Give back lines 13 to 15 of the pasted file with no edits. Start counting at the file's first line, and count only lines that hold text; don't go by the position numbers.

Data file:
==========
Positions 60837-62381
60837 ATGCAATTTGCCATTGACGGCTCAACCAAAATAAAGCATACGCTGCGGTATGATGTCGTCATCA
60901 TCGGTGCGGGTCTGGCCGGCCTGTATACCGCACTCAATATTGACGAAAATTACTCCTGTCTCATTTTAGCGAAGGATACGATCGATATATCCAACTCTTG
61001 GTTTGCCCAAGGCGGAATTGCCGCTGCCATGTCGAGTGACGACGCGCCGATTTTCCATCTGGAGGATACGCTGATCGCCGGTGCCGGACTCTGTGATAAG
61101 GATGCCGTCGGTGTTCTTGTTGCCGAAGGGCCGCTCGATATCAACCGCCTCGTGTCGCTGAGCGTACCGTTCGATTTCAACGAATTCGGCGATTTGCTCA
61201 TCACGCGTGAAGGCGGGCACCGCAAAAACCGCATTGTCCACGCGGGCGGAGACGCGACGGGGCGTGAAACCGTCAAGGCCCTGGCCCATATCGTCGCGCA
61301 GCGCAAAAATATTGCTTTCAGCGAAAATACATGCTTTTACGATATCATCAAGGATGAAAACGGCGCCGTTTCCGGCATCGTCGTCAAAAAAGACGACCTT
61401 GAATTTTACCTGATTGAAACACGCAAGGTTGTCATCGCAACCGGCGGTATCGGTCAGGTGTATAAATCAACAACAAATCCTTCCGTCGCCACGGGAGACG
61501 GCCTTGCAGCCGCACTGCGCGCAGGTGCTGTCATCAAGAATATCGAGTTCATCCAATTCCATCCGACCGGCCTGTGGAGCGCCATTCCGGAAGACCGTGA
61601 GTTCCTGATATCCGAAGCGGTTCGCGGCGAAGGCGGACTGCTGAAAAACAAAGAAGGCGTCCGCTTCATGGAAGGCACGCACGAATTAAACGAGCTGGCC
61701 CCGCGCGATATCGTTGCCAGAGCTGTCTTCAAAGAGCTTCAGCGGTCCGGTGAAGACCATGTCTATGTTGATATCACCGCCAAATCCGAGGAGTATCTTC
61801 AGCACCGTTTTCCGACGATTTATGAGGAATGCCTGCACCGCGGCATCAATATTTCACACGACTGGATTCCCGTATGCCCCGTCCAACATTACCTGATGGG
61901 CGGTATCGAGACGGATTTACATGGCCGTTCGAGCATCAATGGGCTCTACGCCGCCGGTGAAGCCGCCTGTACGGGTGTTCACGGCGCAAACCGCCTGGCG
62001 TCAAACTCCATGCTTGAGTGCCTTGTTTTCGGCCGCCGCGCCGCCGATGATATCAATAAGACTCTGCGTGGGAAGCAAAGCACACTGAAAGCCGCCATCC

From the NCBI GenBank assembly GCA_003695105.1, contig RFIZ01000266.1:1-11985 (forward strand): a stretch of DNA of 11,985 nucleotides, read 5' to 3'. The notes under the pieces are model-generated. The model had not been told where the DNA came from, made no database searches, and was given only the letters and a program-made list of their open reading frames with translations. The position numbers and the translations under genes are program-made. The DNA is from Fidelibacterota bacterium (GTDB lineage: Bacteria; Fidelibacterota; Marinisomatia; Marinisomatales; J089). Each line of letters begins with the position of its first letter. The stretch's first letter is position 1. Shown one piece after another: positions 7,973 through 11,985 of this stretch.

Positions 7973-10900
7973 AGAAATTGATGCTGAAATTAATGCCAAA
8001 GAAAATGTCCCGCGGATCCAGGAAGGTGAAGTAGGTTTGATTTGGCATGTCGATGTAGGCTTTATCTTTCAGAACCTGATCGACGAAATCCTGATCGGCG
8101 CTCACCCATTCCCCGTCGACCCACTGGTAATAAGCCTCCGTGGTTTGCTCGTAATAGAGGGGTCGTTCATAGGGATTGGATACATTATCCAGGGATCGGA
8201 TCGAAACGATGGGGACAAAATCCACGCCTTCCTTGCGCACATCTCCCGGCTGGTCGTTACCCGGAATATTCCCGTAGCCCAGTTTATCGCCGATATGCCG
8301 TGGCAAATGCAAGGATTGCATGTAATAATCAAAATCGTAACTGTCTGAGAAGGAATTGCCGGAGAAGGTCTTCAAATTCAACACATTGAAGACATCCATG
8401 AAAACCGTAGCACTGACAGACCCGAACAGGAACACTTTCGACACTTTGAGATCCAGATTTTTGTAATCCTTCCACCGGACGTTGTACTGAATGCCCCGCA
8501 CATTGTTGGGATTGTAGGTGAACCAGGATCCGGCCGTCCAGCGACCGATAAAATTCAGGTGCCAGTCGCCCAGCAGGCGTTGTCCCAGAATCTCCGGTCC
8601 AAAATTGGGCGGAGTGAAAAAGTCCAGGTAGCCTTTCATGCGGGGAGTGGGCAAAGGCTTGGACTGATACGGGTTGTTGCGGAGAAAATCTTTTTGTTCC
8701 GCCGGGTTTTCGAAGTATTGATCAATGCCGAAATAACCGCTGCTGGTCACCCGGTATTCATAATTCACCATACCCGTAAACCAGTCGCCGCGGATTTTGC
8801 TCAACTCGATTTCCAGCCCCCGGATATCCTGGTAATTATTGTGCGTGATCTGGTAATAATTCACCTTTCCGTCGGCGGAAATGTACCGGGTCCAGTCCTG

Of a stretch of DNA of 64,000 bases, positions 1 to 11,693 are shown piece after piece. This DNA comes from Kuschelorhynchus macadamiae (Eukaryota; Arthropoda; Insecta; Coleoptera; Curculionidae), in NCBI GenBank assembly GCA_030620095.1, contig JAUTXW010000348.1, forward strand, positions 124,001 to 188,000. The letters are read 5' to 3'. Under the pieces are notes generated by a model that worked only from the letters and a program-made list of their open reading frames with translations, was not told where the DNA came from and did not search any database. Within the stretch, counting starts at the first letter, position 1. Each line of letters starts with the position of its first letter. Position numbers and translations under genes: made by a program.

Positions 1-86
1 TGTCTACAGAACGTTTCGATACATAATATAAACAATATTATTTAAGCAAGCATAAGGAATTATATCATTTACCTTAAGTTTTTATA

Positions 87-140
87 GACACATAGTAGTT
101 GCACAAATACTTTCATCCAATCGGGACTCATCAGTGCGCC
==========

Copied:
61901 CGGTATCGAGACGGATTTACATGGCCGTTCGAGCATCAATGGGCTCTACGCCGCCGGTGAAGCCGCCTGTACGGGTGTTCACGGCGCAAACCGCCTGGCG
62001 TCAAACTCCATGCTTGAGTGCCTTGTTTTCGGCCGCCGCGCCGCCGATGATATCAATAAGACTCTGCGTGGGAAGCAAAGCACACTGAAAGCCGCCATCC

From the NCBI GenBank assembly GCA_003695105.1, contig RFIZ01000266.1:1-11985 (forward strand): a stretch of DNA of 11,985 nucleotides, read 5' to 3'. The notes under the pieces are model-generated. The model had not been told where the DNA came from, made no database searches, and was given only the letters and a program-made list of their open reading frames with translations. The position numbers and the translations under genes are program-made. The DNA is from Fidelibacterota bacterium (GTDB lineage: Bacteria; Fidelibacterota; Marinisomatia; Marinisomatales; J089). Each line of letters begins with the position of its first letter. The stretch's first letter is position 1. Shown one piece after another: positions 7,973 through 11,985 of this stretch.